If scientists rely on evidence for their research, why do they rely on hunches when they communicate their research?
This was the challenge that framed the kick off of the National Academy of Sciences (NAS) Sackler Colloquium on the Science of Science Communication. Known to many of us as #sackler, for three days last week, over 400 people gathered in person at NAS’ historic Constitution Ave building, while thousands watched and participated online, to engage in a discussion about science communication.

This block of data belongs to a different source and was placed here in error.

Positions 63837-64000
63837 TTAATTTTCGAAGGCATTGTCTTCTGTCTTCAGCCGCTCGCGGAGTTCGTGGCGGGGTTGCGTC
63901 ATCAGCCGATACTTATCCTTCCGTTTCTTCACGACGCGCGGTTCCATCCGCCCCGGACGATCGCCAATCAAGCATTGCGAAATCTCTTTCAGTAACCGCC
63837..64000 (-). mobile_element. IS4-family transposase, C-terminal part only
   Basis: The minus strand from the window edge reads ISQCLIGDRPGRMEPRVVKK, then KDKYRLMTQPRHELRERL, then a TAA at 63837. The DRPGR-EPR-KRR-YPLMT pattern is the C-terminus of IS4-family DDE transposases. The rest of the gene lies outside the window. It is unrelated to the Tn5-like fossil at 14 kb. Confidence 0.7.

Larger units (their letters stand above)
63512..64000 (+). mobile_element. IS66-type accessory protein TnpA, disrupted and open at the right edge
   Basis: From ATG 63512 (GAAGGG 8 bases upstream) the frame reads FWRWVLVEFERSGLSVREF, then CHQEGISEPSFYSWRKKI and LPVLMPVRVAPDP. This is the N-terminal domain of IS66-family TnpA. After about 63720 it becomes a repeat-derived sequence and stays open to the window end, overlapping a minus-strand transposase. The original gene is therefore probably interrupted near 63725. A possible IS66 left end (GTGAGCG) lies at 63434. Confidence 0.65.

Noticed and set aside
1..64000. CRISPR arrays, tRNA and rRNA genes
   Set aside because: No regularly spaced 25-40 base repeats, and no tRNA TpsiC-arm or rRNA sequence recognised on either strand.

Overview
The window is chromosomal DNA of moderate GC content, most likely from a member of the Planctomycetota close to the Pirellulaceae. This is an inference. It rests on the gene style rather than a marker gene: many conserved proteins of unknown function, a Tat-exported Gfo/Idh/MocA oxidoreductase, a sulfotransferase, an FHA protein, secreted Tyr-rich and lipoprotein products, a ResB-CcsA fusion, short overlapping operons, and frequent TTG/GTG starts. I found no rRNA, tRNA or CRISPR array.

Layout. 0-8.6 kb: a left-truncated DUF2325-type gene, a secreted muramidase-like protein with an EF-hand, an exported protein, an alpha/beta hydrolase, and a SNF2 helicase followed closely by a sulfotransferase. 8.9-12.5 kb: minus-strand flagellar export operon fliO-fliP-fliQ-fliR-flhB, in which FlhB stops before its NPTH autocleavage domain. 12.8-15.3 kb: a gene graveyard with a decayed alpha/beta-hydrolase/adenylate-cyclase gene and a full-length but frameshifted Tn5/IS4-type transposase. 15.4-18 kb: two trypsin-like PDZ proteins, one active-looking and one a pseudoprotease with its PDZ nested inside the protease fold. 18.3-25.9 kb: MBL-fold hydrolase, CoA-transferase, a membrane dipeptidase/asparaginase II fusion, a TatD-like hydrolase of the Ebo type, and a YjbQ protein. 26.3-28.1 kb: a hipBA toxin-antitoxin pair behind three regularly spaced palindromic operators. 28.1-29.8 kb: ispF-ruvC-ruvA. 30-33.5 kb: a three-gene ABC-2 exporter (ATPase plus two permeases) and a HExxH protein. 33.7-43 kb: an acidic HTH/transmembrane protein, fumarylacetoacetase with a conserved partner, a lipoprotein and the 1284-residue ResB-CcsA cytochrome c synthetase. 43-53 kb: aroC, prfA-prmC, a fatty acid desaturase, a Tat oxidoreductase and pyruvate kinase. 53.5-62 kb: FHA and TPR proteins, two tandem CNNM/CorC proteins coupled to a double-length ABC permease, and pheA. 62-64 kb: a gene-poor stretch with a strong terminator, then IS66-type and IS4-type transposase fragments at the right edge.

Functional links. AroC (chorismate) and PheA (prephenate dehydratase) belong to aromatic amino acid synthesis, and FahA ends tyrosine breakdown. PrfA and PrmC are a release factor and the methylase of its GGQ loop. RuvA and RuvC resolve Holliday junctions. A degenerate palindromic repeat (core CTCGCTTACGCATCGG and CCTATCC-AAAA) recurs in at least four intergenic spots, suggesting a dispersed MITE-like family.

The Sackler Colloquium (captured on this short video) was a unique convening: 1 part scientists that study communication, cognition, attitudes and opinions, + 1 part practitioners of science communications (like us!), + 1 part scientists eager to communicate, + 1 part social media and network gurus, with a pinch of powerhouses from business marketing and public relations mixed in. Over the first two days, we heard from a hand picked group of scientists that study, measure and observe how we individually and collectively digest information, along with a hit-it-out-of-the-park group of experts in how information is transmitted and shared. [Read more…]